AB InBev and MillerCoors continue to watch as flagship brands slowly decline in sales, but some legacy craft breweries are suffering as well. Sales of Sierra Nevada’s Pale Ale (2.8 percent) and Torpedo IPA (2.3 percent) are down. Sam Adams continues to face a free fall for Boston Lager, declining nearly 12 percent in 2016.
“If [consumers] have two [beers] they feel are equal, and one’s local and one’s not local, that’s an important part to the decision for two-thirds of craft purchasers,” Brewers Association economist Bart Watson recently mentioned at a Brewbound Session in San Diego.
So what are these Big Boys of beer to do? Follow the lead of their smaller, more nimble competition.
In May, while attending the Craft Brewers Conference, I was able to ask members of the Brewers Association administration about the organization’s efforts to address issues related to diversity and inclusion.
Following their responses, I wrote this piece, pointing out the rapidly shifting conversation about gender and race and why the BA should take the opportunity to be a leader in the effort. It was recognized by the North American Guild of Beer Writers with an honorable mention award for “Best Beer Commentary or Criticism.”
In the months since, Julia Herz, craft beer program director at the Brewers Association, brainstormed and wrote the column, “Embracing Diversity in the Beer Biz,” pointing out what the BA currently knows, what it wants to know and what it’ll do in the coming year and beyond to better support and promote diversity in its many forms.
As a follow up to the coverage on this blog, I recently spoke to Julia Herz about her column and what she hopes it’ll do to advance efforts by the Brewers Association.
In our youth, school hallways were full of speculation of stolen kisses and scandalous breakups. As adults, our attention may be taken by tabloid magazines at the grocery store, but we refocus on what impacts our lives and interests, seeking out insight into the next plotlines and twists that will enliven the news of the day.
In recent years, beer lovers have followed this cycle with glee and horror as investments and brewery sales have become a regular part of the industry. Along the way, hearts are broken and curious minds churn, wondering what’s next for these businesses.
What a terrifying world we live in. Two breweries opening up each day. Stores stocking week-old beer. Shelves lined with bottles and cans as far as the eye can see.
“Our customers are thinking, ‘how much more of an assortment can you carry?'” AB InBev CEO Carlos Brito recently told Just Drinks, adding that consumers are “a bit tired of choice and go for fewer brands.”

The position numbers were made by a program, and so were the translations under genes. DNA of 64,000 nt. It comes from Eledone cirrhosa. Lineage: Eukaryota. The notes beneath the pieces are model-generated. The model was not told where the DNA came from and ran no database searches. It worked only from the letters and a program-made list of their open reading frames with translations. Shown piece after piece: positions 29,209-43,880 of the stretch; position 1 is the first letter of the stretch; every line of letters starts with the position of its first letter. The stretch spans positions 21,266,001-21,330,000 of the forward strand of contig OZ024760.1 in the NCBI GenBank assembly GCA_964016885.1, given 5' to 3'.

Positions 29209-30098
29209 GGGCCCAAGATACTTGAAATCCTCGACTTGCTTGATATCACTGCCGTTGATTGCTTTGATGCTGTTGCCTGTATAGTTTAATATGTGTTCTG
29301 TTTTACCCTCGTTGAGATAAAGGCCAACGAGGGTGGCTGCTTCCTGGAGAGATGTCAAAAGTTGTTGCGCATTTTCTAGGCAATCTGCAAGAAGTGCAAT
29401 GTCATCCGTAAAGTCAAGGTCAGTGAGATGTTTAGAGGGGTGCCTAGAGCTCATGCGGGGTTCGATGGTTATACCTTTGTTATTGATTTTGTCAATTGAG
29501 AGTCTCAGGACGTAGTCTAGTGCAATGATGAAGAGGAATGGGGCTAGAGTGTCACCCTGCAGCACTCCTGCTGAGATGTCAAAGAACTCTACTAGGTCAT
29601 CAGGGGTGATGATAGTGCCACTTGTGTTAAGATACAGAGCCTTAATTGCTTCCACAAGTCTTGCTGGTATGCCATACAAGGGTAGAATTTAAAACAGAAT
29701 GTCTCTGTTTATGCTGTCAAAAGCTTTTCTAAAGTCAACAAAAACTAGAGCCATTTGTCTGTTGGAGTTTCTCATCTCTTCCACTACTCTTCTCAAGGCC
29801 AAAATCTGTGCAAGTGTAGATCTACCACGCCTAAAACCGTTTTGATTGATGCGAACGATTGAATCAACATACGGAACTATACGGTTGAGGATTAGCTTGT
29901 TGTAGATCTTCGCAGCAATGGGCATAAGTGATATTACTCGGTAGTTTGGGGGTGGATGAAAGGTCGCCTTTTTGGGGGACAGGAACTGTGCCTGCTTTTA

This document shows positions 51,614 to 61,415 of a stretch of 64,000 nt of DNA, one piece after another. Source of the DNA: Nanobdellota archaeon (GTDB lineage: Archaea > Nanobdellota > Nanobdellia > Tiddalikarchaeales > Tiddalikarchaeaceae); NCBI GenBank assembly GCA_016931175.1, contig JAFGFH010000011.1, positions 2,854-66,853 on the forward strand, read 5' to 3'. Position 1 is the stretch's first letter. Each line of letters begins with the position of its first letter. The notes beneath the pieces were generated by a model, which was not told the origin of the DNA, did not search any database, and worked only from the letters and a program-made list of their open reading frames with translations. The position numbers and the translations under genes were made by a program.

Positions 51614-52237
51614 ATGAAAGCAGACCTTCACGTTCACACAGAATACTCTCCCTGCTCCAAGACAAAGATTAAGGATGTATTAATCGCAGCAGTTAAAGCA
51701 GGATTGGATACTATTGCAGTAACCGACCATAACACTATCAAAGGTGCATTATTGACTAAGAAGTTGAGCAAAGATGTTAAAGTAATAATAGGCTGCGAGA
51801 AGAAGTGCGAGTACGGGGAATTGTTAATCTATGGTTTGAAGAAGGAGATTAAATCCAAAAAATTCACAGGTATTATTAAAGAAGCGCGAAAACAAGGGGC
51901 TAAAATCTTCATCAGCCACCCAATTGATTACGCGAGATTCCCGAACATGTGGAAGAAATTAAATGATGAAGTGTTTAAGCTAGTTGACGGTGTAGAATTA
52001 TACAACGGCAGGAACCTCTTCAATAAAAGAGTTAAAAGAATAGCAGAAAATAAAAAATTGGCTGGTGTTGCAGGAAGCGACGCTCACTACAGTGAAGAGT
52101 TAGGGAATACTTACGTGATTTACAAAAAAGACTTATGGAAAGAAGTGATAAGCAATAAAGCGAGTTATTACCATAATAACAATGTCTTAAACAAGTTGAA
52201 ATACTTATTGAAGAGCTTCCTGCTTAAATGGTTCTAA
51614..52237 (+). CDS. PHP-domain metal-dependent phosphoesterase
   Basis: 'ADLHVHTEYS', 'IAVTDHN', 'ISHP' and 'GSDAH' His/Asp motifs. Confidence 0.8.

The end is nigh. Or, at least, that’s how the leader of the world’s largest beer company would like you to see it. Because let’s be honest, beer drinkers aren’t taking to the streets to protest the volume of what’s available to them. In many ways, they’re embracing it.
There are specific problems facing beer sales, from maintaining flagship brands to warding off wine and spirits, but the idea of choice seems more like a welcomed challenge than worrisome threat. Brito’s belief that “[t]here’s only so much shelf space that you can share and cold box that you can split,” is a factually accurate representation of store layout, but presenting an array of options isn’t as cut and dry as he’d like you to think.
Instead let’s focus on what’s getting the most attention: the brunt of Brito’s assertion. Are consumers “tired of choice”?
There’s an inherent problem with the argument the beer community makes when it decries the never-ending war between Big Beer and the Little Guys.
Yes, there are issues to discuss and advantages for some over others, but in the fight for share of mind and stomach, there are battles that go beyond AB InBev versus the world of craft. The lines extend past beer.
In recent years, as buyouts and heated discussions about distribution have taken place, drinkers might have been missing a shift in the very ground beneath their feet. At bars and restaurants across the country, tap lines have never offered such an array of choice, but the same could be said for what’s sitting on the shelves behind the bartender, too.
It’s not just about beer against beer these days. Wine and spirits are coming for your pint glass, too.